Travel: Switzerland

Ernest Rudd finds Swiss travel as smooth-running as you'd imagine, but a deal cheaper than you'd think
The Foreign Office travel advice unit has never, as far as its collective memory can determine, issued a bulletin about Switzerland. So if travelling through a mosquito-infested jungle on the back of a crowded truck is your idea of hell, the Alps may be what you need for a summer holiday. And since the pound has risen by about one-third against the Swiss franc over the past few years, alarm about high prices is (mostly) misplaced.

As winter melts away, the formidable attractions of Switzerland take on a sharper focus. Besides the obvious ones (comfortable hotels, good food, wonderful scenery), there are plenty of surprises. Where else would one find, near the top of a mountain, a scrupulously clean, hi-tech loo whose urinals flush automatically when the user breaks a lightbeam?

The business of making life easy begins even before you arrive at your hotel. Using the FlyRail Baggage System, you check in your luggage at the airport in Britain, and do not see it again until, after you have arrived at your hotel, a porter fetches it from the station or boat-landing. Departing travellers are treated even more regally: before breakfast, the hotel porter takes your luggage and air tickets, and he returns after breakfast with the aircraft boarding cards. The next time you rendezvous with your baggage is in the customs hall at the airport in Britain. Everything runs like... well, clockwork.

Because Switzerland seems specifically designed to eliminate the drudge of travel, you have all the more time to devote to its rewards. What most visitors do in Switzerland is walk, often with a flower book in one hand. The valley meadows and mountainsides are covered with flowers - a challenge to the painter and a delight equally to the botanist and to those who neither know nor want to know the names of any of them. If you hear a high-pitched whistling noise as you go round a corner, stop and look for a marmot doing sentry duty on top of a rock.

Where you find cairns dotted along our mountain paths, in Switzerland you find very welcome seats. A notice by the Brienzersee reads "Do not depose your litter" - and no one does. Everywhere there are plenty of well-maintained and well-signposted paths offering walks of varying rigour, from gentle valley or lakeside strolls to longer treks involving an overnight stay at a mountain hut.

Reaching the starting points for walks is easy, using the excellent public transport system in which high-speed trains dovetail effortlessly with post buses, and even - in some car-free valleys - horse buses.

However, it is the profusion of mountain transport that makes the walking really easy. lt takes many forms: mountain railways, going up by rack and pinion; funiculars, with two trains on cables passing each other half- way up; cable cars - both luftseilbahnen, on which one car goes up as the other goes down, and gondalbahnen, on which a continuous string of small cars goes round like beads on a necklace - and chairlifts for those who can control their vertigo. Often it is possible to be carried up one way, walk along a high-level path, and then be carried down from a different place.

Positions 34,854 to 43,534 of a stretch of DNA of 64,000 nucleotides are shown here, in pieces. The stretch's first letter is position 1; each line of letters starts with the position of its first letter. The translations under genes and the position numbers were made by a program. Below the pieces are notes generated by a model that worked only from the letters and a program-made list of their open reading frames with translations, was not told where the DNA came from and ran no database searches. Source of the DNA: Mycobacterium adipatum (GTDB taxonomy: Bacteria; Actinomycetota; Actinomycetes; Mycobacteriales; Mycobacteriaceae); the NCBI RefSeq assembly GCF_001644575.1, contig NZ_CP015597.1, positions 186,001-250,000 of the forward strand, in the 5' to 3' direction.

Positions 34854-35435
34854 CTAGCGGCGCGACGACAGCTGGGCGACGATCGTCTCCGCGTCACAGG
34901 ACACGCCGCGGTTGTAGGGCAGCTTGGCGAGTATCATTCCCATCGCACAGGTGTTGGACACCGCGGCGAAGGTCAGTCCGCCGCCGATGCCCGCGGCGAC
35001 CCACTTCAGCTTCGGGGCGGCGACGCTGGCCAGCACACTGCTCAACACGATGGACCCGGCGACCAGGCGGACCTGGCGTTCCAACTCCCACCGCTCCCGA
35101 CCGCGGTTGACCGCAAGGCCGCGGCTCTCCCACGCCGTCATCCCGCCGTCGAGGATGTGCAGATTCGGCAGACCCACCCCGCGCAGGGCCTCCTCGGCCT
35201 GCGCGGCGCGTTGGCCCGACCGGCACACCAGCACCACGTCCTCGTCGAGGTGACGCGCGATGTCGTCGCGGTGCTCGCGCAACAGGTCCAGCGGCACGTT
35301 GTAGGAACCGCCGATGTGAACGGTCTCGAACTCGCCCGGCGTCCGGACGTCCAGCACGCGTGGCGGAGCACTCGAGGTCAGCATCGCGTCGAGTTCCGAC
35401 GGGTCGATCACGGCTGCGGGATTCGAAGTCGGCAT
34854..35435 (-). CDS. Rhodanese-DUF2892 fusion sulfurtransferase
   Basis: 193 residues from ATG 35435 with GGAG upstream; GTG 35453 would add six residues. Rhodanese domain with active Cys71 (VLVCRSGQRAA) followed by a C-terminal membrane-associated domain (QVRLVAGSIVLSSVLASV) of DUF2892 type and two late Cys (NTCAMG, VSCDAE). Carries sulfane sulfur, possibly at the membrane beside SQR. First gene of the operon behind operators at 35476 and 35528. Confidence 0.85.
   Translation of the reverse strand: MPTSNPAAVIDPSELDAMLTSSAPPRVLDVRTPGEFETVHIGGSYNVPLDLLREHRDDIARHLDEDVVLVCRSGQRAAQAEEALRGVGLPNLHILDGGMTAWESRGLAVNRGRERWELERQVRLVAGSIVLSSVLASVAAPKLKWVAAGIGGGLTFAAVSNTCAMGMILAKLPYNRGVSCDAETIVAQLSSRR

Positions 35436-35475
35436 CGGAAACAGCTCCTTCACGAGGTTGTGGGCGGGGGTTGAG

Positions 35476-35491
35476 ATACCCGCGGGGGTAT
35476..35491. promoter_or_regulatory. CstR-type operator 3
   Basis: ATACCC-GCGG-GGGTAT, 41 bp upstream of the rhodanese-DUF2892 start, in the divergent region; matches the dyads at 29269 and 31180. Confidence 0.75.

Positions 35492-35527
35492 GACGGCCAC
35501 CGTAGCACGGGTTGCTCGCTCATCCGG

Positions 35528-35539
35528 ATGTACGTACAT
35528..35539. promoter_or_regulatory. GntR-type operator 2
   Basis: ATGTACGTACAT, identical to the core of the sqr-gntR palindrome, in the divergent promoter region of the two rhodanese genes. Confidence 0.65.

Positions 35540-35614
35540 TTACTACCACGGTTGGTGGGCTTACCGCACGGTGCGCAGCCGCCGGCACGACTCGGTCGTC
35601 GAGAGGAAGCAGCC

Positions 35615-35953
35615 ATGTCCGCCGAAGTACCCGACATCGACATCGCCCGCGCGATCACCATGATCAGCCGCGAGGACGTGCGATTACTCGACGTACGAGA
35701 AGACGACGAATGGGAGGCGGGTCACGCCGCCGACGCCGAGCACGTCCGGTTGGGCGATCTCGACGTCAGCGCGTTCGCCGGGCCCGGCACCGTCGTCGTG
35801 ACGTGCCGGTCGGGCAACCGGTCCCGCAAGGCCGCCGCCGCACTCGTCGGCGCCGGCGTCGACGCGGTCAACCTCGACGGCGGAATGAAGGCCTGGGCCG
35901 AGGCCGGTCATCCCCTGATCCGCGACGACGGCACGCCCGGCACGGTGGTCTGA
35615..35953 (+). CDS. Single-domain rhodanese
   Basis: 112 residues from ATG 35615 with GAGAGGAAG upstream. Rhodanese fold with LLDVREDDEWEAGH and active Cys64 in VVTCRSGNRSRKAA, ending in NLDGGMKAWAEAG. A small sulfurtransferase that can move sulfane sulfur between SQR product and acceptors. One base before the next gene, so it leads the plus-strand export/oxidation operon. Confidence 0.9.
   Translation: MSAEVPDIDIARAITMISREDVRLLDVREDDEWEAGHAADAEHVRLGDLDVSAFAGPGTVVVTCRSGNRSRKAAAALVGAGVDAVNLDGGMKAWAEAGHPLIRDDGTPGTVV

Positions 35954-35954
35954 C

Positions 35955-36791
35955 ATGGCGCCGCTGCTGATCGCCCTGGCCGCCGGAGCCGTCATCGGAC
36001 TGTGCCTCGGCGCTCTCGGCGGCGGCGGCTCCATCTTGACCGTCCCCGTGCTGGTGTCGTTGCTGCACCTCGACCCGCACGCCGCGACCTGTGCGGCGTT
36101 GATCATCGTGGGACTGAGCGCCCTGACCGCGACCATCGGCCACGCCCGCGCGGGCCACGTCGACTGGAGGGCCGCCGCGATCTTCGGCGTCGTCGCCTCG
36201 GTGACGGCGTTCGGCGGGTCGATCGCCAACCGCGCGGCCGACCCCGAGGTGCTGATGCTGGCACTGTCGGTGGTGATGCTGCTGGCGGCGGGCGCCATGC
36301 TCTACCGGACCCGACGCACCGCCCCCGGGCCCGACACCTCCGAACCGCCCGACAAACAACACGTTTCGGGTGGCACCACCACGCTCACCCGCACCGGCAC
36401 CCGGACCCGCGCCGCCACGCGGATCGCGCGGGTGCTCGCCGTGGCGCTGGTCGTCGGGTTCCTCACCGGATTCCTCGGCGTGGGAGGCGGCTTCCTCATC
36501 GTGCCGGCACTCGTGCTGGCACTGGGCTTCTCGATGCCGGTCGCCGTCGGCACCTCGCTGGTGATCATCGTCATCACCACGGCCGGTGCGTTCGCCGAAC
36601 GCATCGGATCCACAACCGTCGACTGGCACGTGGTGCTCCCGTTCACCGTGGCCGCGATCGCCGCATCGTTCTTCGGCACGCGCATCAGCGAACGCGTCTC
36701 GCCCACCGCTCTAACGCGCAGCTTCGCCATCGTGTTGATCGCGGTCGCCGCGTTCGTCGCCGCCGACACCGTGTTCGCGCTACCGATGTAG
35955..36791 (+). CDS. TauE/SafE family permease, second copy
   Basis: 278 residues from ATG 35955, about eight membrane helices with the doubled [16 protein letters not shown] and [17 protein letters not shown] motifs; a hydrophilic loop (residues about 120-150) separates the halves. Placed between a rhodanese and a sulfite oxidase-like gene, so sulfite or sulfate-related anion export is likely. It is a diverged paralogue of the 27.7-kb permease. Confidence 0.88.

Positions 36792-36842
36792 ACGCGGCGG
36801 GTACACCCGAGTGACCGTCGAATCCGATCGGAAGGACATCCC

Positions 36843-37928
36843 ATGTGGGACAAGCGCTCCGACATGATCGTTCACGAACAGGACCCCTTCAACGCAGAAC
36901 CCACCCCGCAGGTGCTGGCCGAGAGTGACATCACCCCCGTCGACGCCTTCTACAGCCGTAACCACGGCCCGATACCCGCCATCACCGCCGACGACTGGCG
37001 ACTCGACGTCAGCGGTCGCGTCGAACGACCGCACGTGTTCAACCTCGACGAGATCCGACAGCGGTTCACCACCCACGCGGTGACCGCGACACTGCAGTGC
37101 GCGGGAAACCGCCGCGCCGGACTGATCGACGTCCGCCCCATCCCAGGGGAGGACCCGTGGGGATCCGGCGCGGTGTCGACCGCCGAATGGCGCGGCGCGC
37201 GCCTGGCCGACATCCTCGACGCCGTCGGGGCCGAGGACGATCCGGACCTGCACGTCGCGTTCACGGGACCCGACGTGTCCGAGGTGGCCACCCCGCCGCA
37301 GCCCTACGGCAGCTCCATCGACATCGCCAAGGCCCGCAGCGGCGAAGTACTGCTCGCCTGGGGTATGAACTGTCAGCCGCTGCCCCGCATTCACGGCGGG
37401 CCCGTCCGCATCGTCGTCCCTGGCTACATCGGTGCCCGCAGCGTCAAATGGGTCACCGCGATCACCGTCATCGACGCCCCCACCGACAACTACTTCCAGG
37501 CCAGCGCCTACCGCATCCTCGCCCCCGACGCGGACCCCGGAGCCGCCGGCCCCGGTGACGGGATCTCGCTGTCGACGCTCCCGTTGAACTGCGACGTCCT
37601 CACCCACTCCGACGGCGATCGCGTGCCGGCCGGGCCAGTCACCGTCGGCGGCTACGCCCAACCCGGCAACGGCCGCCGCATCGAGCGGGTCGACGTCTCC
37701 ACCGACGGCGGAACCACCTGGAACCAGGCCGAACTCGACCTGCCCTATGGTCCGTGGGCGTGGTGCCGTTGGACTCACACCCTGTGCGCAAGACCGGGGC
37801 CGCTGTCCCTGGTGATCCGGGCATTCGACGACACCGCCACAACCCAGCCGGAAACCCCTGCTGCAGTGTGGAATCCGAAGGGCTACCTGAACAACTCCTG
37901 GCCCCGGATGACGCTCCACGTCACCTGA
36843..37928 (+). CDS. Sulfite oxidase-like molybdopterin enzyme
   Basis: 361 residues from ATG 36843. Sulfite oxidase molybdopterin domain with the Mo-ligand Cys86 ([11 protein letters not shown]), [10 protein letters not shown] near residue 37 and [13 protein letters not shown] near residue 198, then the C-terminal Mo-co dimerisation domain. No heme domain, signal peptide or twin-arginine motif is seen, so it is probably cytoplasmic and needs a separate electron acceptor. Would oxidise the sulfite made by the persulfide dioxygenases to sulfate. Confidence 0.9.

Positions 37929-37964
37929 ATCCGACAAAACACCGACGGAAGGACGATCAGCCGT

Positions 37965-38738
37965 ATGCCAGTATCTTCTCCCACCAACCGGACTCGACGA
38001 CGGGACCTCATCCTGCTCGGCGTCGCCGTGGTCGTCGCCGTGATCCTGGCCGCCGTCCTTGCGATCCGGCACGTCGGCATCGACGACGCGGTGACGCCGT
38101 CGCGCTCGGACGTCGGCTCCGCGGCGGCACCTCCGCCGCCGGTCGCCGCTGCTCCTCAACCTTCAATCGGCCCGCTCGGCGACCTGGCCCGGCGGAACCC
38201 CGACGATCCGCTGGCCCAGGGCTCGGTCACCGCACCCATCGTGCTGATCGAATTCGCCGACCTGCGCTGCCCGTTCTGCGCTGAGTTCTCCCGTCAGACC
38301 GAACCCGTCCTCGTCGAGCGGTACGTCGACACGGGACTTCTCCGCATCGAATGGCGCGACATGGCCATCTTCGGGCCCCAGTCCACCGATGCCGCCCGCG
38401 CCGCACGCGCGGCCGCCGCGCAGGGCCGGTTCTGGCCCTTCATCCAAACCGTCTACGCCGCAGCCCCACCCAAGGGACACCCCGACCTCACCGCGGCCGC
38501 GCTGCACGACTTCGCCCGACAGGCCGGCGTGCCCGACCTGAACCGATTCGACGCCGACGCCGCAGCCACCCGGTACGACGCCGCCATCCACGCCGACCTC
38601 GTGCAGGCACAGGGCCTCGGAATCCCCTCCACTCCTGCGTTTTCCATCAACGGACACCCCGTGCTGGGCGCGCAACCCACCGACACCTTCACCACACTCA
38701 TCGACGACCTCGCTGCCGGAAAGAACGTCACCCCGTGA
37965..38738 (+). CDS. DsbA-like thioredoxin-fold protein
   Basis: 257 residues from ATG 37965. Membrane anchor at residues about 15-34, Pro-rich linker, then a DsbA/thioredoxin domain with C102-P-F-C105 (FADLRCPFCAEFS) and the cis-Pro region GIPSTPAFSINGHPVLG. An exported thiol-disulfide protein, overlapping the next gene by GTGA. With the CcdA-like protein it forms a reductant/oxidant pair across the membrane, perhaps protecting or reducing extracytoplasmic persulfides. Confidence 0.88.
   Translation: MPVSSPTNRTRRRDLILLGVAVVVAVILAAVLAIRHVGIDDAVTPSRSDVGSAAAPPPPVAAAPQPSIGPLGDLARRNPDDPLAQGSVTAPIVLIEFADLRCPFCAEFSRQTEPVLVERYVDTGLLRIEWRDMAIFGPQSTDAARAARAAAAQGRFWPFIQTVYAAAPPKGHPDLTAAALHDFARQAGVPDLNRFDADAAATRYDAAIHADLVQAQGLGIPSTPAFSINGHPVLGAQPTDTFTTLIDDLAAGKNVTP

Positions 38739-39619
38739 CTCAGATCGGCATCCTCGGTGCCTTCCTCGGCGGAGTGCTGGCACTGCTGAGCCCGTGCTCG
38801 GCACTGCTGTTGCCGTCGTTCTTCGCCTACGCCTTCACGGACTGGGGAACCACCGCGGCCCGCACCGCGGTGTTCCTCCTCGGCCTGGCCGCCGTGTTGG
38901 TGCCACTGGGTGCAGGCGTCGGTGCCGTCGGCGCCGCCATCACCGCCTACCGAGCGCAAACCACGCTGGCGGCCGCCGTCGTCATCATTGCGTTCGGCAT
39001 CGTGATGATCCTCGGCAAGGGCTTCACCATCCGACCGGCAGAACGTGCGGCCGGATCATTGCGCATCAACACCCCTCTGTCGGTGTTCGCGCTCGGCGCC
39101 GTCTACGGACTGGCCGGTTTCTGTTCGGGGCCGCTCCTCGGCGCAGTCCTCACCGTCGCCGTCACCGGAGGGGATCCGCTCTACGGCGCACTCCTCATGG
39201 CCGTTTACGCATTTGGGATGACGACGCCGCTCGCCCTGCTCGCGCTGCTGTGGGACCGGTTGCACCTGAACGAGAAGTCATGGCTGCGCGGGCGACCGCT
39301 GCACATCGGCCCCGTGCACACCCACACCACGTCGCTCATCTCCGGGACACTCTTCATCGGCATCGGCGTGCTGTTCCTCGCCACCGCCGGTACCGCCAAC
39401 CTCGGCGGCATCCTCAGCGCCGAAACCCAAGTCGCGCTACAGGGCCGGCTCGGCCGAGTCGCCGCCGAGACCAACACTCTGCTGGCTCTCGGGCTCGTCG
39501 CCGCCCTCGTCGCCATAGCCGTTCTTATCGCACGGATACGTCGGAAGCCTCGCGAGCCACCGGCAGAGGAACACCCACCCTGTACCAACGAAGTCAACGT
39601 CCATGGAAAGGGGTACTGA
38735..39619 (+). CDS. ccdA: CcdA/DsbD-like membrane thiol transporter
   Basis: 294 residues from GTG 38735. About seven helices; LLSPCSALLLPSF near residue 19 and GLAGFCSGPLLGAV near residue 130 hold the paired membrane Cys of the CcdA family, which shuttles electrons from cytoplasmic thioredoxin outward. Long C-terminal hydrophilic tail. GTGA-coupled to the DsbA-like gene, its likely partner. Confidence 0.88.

Back to that 64,000 franc question: how much? As the main tour operators fixed their prices last autumn, I had expected the recent rise in the value of the pound to have made it cheaper to book direct, but a calculation showed the packages are still cheaper, even before the usual travel agent's discount.

In my experience the three firms whose brochures are stocked by most travel agents are Inghams, Kuoni and Swiss Travel. Kuoni offers holidays in the widest range of places, and also the widest choice of hotels. For stays of up to a fortnight, Inghams is often cheapest, but for longer periods Kuoni generally comes out better. It is always worth doing a careful comparison of prices. For a fortnight at two different places in comfortable three-star hotels you can expect to pay about pounds 750 for half board, and for three weeks about pounds 950. All three package firms offer holidays only in the more popular places, and for less well known destinations you may need to book directly at a hotel. But off the beaten track there will be less transport up and around the mountains.

A word of warning for those wanting to travel in the next three months: many of the cable cars close down between the end of the skiing season and the beginning of July. But by the summer, sterling may not be so strong.

Swiss essentials

Tour operators: Inghams (0181-780 4444); Kuoni (01306 742500); and Swiss Travel Service (01992 456123). A small, innovative firm, Inntravel (01653 628811), offers independent walking tours on which you make your own way, but your luggage is taken on for you.

More details: Swiss Tourist Office, Swiss Centre, Coventry Street, London WlV 8EE (0171-734 1921).

Recommended reading: Switzerland by Rail, by Anthony Lambert (Bradt Publications, pounds 10.95).

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